This is very interesting as I've been talking to some local beekeeping buddies about this for a long time. Taking swarming out of bees in very similar to what breeders have done to the cow, sheep or the chicken IMO. For instance the reintroduction of the wolve has caused quite a stir for many sheep herders, because the sheep is basically walking lamb chops. It has had its natural ablilty to avoid predation bred out of it. I wonder if the early breeders would have selected for survivablity within a natural enviroment ie one with predators along with productivity would sheep herders and wolves be able to coexist. Instead ancient sheep herders probably killed off most of the predators and basically removed that selective pressure. Lions that chase gazelles usually only catch the old or sick gazelles weeding out the weak.

    So basically do we want domesticated bees or do we want bees that can take care of themselves?

  12. #71
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    Default Re: Emergency Queens - does it matter?

    rrussell6870 - All other things being equal I would consider it a great advantage to have bees that were as unlikely to swarm as possible.

  13. #72
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    Default Re: Emergency Queens - does it matter?

    Quote Originally Posted by rrussell6870 View Post
    Well it really comes down to definition... the intent is not to breed out swarming entirely on all strains, but rather the select from colonies that swarm only under the perfect conditions, at the right time for the climate and population, and only once per year.
    This makes the most sense to me and probably for the long term survival of bees. Humans are greedy and seem to forget about the traits that are most important to the bees survival instead selecting for only traits that are good for them. There is a certain balance we must mantain otherwise we may one day end up with bees that are like sheep or chickens. What's good for us isn't necessarily whats best for the bees or any other species for that matter. The native americans understood the delicate balance that exists in nature, maybe it's time we start to think that way too.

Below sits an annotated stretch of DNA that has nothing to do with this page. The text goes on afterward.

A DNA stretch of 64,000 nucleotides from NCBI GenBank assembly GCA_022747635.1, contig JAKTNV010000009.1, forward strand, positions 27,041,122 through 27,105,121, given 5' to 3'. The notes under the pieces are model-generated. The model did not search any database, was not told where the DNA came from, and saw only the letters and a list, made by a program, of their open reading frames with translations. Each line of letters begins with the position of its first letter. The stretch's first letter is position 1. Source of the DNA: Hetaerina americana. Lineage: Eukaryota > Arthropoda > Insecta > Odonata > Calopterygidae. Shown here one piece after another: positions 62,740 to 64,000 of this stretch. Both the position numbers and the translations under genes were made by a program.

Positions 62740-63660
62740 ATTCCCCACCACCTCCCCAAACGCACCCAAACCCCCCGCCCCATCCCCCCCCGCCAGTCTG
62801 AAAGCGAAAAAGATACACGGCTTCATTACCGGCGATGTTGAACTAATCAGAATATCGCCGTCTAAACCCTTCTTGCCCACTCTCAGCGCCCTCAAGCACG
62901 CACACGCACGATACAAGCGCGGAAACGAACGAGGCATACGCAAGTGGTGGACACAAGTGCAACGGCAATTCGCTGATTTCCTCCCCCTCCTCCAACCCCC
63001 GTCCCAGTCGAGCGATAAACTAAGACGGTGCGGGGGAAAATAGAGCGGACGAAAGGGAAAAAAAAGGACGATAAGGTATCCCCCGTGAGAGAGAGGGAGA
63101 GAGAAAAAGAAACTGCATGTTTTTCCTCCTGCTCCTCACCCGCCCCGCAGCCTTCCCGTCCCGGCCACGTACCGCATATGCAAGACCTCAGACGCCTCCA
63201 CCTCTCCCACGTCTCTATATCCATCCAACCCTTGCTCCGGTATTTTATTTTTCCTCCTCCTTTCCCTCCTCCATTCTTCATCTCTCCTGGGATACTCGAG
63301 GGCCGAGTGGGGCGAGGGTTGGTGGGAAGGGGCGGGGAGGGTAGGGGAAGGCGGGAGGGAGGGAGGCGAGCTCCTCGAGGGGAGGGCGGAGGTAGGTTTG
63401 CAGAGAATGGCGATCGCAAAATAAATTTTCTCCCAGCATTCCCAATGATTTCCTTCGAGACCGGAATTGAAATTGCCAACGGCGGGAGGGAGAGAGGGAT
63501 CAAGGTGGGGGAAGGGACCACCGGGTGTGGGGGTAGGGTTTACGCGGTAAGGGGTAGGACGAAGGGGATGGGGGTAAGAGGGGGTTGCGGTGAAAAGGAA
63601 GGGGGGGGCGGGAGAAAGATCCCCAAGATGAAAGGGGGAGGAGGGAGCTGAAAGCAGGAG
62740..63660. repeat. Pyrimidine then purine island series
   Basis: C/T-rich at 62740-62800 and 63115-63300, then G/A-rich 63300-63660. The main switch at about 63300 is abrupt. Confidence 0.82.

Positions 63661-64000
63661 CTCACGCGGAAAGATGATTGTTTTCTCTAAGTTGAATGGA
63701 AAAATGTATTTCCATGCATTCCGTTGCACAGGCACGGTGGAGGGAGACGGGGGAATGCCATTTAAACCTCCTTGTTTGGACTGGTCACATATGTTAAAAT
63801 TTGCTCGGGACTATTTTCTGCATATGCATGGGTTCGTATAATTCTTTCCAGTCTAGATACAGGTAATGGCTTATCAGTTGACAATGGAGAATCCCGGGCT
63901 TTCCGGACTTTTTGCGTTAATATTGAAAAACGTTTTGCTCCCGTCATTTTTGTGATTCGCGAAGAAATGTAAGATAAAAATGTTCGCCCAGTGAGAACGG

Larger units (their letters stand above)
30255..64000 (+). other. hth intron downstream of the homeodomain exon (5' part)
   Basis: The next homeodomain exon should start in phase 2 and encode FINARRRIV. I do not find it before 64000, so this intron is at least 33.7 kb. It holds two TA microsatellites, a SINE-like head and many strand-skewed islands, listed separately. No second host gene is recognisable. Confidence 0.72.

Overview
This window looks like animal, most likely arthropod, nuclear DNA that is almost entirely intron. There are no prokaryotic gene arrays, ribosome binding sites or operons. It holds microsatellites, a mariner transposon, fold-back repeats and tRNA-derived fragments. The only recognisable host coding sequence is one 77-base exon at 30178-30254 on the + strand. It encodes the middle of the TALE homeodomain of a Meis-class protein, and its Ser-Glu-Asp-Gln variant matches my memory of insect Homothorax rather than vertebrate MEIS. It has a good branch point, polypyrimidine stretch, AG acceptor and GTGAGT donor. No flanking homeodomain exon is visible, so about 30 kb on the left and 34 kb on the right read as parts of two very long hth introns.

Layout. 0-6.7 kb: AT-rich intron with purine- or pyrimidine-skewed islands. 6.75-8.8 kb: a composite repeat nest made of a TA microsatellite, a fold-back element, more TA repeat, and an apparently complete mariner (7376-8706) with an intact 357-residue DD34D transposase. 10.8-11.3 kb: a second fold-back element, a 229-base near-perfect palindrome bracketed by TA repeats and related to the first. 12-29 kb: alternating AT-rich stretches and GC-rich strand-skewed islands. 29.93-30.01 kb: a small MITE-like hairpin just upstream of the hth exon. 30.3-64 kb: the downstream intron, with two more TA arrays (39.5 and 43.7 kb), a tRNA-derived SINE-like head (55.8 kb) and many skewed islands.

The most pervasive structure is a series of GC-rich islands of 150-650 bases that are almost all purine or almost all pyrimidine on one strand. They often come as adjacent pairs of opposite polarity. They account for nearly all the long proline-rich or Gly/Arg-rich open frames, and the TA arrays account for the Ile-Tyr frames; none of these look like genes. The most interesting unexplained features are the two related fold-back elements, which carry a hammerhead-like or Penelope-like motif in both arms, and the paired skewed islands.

14. #73
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    Default Re: Emergency Queens - does it matter?

    Maybe you're right. Since European honey bees aren't native to North America, and they no doubt displace all kinds of indigenous pollinators out of their natural environmental niche maybe we should send them all back to the forests of Europe to live in trees. Keeping exotic species like this for profit or amusement is just greedy and disrespectful of nature. We should all be ashamed.

    I kid. I'm all for sustainability and respect for nature when it's possible. The point is (In my opinion) that the genie is out of the bottle as far as living in respectful harmony with nature, we've got billions of people to feed and mortgages to pay - sadly hunting and gathering is never going to get it done again.

    I'll desist - this is far off topic. Sorry.

  15. #74
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    vancouver, bc
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    Default Re: Emergency Queens - does it matter?

    I would really like to hear some of the pro queen breeders/raisers comment on the sheep-breeding comments earlier. We all know bees are at the heart of how the world around us works (pollination). It seems that, as a result, beekeepers are bearing the brunt of many agricultural, etc. systems that are starting to show their flaws (CCD, etc.). It's weird how everything is all connected, and unfortunately, I bet bees & beekeepers will be the first to suffer, before say- GM canola and large-scale corporate farms start to feel the effects of this system (maybe) breaking down.

    Maybe it's time for a new thread to not derail this one, which is about emergency queens. I would love to hear more from the obviously very experienced and knowledgeable breeders on here on their thoughts of where to head from here as far as genetics and breeding is concerned, tied back in to that sheep analogy from before.